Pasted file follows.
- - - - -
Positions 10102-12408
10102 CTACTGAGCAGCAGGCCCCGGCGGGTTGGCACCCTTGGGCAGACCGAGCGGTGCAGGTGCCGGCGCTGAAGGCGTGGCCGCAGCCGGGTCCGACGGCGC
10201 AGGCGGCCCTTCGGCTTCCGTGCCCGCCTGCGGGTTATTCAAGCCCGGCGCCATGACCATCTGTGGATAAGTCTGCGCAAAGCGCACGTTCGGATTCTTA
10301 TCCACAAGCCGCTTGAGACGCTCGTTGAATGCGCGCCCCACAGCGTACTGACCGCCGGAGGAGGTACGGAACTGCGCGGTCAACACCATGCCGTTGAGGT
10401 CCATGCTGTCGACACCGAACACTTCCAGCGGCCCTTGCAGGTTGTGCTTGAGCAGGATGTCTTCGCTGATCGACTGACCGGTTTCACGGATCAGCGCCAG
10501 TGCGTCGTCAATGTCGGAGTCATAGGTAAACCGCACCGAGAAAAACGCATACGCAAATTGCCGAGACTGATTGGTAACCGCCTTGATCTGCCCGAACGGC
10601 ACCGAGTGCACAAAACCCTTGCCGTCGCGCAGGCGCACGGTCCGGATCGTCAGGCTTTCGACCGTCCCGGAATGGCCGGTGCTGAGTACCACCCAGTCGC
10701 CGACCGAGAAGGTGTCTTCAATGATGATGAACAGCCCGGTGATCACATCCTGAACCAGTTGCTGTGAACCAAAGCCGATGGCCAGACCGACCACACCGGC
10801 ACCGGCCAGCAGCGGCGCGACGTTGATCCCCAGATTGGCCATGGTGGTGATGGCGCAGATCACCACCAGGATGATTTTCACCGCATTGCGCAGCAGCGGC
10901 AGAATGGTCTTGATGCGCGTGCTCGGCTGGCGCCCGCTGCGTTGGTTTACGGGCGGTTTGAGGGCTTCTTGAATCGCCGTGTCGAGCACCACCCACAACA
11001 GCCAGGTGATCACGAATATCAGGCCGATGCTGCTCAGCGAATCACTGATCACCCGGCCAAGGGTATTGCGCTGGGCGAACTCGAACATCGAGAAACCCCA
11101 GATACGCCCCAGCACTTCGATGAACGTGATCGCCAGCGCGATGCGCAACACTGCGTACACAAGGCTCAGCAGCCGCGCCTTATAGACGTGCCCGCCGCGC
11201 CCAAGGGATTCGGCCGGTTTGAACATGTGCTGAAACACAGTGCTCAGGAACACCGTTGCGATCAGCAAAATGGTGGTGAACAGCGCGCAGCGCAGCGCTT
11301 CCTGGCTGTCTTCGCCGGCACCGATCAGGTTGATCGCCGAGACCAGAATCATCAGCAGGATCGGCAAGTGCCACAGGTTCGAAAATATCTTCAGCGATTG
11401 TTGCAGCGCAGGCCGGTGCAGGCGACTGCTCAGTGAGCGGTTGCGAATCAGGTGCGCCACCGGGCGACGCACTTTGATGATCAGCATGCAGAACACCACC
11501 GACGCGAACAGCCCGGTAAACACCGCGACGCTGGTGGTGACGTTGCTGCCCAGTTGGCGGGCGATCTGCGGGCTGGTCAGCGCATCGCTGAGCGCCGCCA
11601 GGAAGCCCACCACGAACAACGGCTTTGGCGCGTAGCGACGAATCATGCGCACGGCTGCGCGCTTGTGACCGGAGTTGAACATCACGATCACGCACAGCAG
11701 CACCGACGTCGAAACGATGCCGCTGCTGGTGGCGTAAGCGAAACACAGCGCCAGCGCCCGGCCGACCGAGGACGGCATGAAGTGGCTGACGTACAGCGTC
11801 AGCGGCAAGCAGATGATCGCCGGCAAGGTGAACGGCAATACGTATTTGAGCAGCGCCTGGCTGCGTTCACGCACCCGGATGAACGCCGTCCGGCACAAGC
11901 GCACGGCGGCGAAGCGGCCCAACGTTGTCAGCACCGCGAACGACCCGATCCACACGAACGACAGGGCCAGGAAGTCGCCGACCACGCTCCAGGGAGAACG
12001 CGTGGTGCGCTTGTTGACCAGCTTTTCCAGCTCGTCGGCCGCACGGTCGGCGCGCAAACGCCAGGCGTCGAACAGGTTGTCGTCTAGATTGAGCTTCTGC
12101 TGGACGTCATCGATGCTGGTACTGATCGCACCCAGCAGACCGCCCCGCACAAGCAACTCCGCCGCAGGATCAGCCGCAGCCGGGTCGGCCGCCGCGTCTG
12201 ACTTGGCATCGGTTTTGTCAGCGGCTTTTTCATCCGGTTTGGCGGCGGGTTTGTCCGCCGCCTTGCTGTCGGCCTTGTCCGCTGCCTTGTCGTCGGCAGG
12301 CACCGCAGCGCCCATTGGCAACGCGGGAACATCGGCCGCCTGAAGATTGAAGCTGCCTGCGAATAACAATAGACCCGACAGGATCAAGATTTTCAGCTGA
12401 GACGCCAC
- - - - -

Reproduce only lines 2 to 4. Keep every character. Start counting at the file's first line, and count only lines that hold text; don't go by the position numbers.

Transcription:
10102 CTACTGAGCAGCAGGCCCCGGCGGGTTGGCACCCTTGGGCAGACCGAGCGGTGCAGGTGCCGGCGCTGAAGGCGTGGCCGCAGCCGGGTCCGACGGCGC
10201 AGGCGGCCCTTCGGCTTCCGTGCCCGCCTGCGGGTTATTCAAGCCCGGCGCCATGACCATCTGTGGATAAGTCTGCGCAAAGCGCACGTTCGGATTCTTA
10301 TCCACAAGCCGCTTGAGACGCTCGTTGAATGCGCGCCCCACAGCGTACTGACCGCCGGAGGAGGTACGGAACTGCGCGGTCAACACCATGCCGTTGAGGT